Sunday, November 25, 2012

Blog #4

 Blog #4

        It's Thanksgiving holiday which means shopping and eating. I survived Black Friday by sleeping in and going grocery shopping with my mum. Black Friday never really appealed to me. I wouldn't want to wait outside in the cold for hours just to grab the most "doorbuster" deal. I would prefer shopping online. I did find myself looking through websites to see what kind of deals they had online, though I made sure to stay away  from the "add to cart" and "checkout" button. Going through this challenge kind of changed my perspective on shopping. I am more aware of those who buy excessively and I always wonder if those purchased items are items of necessity. There was this time when I was talking to my friend about the holidays. She told me that she was looking for a job because her bank account was depleting. She told me that she would buy an item or two every single week. She thought that it wasn't much at the time, but it added up. She then said that she was going to stop spending and save as much as she can because she wanted to buy presents for her boyfriend for Christmas. I was relieved that she realized about her spending habit problem and that she was doing something about it. Moreover, I began noticing the spending habits of my other friend. Let's name this other friend as Monica. I would always see Monica post up pictures on Instagram of the things she purchased online that week. There was this one time where my other friend told me that Monica's spending habits influenced her to spend more money and buy more clothes. I would go into Monica's room and her  closet is packed with clothes with no room to breath. I've also heard stories about people buying all these expensive clothing and never end up wearing them. It bothers me to hear stories like that. Why can't they save their money instead of spending it on things that they're not even going to use?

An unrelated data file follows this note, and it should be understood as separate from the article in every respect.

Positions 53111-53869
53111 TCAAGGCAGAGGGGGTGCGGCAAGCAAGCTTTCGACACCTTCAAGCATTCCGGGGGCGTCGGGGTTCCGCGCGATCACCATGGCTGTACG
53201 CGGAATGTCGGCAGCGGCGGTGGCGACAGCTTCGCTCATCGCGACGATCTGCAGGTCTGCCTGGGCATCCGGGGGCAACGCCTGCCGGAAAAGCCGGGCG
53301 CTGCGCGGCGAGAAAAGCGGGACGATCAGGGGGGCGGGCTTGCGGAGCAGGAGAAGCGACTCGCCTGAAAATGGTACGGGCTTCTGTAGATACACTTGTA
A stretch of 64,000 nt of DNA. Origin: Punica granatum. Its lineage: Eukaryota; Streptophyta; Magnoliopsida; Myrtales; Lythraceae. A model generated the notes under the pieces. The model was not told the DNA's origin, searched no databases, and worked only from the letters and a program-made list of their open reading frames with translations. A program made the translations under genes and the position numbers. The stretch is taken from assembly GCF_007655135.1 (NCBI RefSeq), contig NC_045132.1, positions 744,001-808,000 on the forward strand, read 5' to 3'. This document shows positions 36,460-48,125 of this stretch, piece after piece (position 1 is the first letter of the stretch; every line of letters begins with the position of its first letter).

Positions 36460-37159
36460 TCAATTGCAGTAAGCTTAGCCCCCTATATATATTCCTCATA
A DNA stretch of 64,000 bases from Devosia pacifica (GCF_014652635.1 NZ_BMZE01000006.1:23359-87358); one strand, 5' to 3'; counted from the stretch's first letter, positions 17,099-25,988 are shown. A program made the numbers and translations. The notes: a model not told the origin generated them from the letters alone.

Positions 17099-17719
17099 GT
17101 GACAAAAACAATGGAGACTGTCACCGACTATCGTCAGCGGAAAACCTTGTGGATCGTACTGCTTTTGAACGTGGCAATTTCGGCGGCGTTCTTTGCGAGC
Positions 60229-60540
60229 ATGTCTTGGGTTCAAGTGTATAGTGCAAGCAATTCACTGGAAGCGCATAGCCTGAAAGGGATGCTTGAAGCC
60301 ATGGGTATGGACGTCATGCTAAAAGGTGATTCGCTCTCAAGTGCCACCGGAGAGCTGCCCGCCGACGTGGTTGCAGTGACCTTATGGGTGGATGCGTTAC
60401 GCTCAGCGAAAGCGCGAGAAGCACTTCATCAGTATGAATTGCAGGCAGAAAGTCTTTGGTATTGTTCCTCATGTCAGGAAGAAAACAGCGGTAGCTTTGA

Perhaps it's the different cultures that we were all brought up in. In the article, "The Ao Dai Goes Global: How International Influences and Female Entrepreneurs Have Shaped Vietnam's 'National Costume.'", it talks about the "Ao Dai" and how its meaning is interpreted in it's home country and on a global scale. Even though the Ao Dai is a traditional Vietnamese costume, it's meaning has been altered throughout the years because of globalization. I've also seen another example of this at the clothing store, Cotton On.

Cotton On is an Australian based store that has recently expanded to the United States. When I first found out that there was a Cotton On in my local more, I was estatic. When I was younger, Cotton On seemed to me like a store with expensive clothes. It was a store that I wasn't able to shop at yet because I was still young and had no money. It seemed classy to me. I would always go inside and admire their clothes. Comparing the Australian Cotton On and the Cotton On in the States, the Cotton On in America has decreased in value. In other words, it's not as classy as I remembered it was. There are so many sales going on all the time, and because there are so many sales going on, it's always a mess in there. However, the quality of the clothing is still great. In the article, " Cotton On Creates 500 jobs in Geelong", the author stated that "Cotton On now has 1000 retail stores in 11 countries, 650 of which are located in Australia...Mr Baillieu said..."It's a global business, it's a fresh business, it's a cutting edge business and it's a successful business," he told reporters in Geelong. "The company is going to grow and there will be more jobs, more business here from this area."" I think that it's great that Cotton On is expanding internationally. They're bringing the Australian culture to the States. The one thing that I don't like is how the brand is being represented in the States.

- Nicky Lei

Inside Source
  • "The Ao Dai Goes Global: How International Influences and Female Entrepreneurs Have Shaped Vietnam's "National Costume." Reorienting Fashion.
Outside Source
  •   "Cotton On Creates 500 Jobs in Geelong." The Australian., 16 Nov. 2012. Web. .

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